Mon, 25 Jun 2018 10:46:08 PDT
Hi, Jane, 

C. Colston Burrell wrote a book called Perennial Combinations that
includes vignettes for all kinds of garden situations.  It's quite East
coast-oriented because he lived in Virginia at the time, but useful all
the same.   

Lin Eucalyptus  

On 2018-06-23 04:37, Jane Sargent wrote:

> here in Massachusetts zone 5, the martagons are blooming as well. They were planted only last year, on a steep slope for drainage. The dirt is nothing special, neither mostly sand nor mostly clay, but it does not much resemble potting soil. The bed is mulched. There are other kinds of lilies planted there as well, some with buds. This Spring I found two red lily beetles and mushed them. The slope is planted with things that can pretty much take care of themselves, Siberian iris, Hemerocallis, Alcea, because I  am lazy and because other parts of the garden do need my attention.
> We had a total tulip crop failure after this weird winter. My giant 100-year-old American Pillar rose died, to my despair, but the miracle is that it is returning from its roots, so it didn't die after all but suffered the kind of botanic resurrection one could base a religion on.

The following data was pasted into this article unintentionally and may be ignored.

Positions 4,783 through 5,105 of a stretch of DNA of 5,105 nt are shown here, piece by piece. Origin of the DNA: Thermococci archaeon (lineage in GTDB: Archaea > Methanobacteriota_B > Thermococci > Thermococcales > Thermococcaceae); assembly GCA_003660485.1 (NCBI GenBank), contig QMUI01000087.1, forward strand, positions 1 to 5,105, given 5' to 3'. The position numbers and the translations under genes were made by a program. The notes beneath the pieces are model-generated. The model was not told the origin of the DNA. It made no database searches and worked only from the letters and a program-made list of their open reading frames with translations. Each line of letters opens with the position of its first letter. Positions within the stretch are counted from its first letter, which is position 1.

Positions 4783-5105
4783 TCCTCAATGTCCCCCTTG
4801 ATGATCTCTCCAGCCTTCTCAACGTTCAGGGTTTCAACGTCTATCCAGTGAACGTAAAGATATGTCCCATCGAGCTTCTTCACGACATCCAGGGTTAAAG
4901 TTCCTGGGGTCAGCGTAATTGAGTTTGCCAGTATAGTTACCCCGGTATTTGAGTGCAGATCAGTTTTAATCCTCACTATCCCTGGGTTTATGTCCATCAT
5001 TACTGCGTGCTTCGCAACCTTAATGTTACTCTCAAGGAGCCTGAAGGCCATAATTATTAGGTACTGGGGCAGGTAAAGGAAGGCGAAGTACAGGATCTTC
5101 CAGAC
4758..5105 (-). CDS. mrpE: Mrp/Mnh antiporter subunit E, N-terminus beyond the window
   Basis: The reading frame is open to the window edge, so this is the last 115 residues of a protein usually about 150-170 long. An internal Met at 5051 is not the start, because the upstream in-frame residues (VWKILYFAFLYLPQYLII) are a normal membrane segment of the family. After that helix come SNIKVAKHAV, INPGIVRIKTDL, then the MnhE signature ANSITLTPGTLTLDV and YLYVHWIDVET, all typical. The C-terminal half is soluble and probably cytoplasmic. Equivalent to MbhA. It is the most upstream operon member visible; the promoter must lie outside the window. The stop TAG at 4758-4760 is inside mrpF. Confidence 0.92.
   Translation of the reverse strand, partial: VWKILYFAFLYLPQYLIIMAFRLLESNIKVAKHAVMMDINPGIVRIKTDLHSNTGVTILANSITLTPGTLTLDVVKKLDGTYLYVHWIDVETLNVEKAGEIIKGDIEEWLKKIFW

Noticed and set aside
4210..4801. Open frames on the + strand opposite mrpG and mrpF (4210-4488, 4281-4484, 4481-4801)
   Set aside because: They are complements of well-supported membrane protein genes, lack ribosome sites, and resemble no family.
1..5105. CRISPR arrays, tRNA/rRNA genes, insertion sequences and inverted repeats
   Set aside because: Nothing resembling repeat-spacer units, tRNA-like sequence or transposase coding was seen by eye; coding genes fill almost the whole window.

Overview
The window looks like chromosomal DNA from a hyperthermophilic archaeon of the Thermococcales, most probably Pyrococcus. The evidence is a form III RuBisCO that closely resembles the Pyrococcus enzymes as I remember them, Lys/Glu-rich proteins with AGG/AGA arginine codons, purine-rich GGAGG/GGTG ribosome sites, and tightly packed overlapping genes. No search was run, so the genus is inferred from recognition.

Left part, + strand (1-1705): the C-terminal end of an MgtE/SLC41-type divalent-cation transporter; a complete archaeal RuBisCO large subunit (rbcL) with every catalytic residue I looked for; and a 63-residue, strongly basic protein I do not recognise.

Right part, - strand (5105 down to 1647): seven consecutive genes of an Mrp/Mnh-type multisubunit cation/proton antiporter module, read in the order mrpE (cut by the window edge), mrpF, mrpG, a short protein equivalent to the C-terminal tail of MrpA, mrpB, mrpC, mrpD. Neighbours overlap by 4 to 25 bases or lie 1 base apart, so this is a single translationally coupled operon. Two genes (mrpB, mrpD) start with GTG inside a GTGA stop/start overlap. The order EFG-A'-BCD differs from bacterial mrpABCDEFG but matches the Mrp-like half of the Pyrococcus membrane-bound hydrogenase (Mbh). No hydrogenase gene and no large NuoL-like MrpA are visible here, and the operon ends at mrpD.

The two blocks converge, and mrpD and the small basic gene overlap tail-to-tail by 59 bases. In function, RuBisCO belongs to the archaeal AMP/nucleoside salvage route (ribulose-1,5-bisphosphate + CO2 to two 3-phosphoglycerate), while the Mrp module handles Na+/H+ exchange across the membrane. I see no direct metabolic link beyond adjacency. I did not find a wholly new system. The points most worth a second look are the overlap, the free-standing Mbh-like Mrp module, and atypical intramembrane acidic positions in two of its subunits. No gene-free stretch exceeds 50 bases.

> I don't know whether this forum is at all interested in the giant bugbanes, but they have enormous roots, the biggest roots of anything in my garden. They dream of world domination. The grandson transplanted some, with great success. He has strong shoulders and a sharp spade.
> I was wondering whether anybody could recommend a good book on what plants look good together. My problem is that I like so many kinds of plants that I think they all look good. There is a level beyond this.
> Jane Sargent
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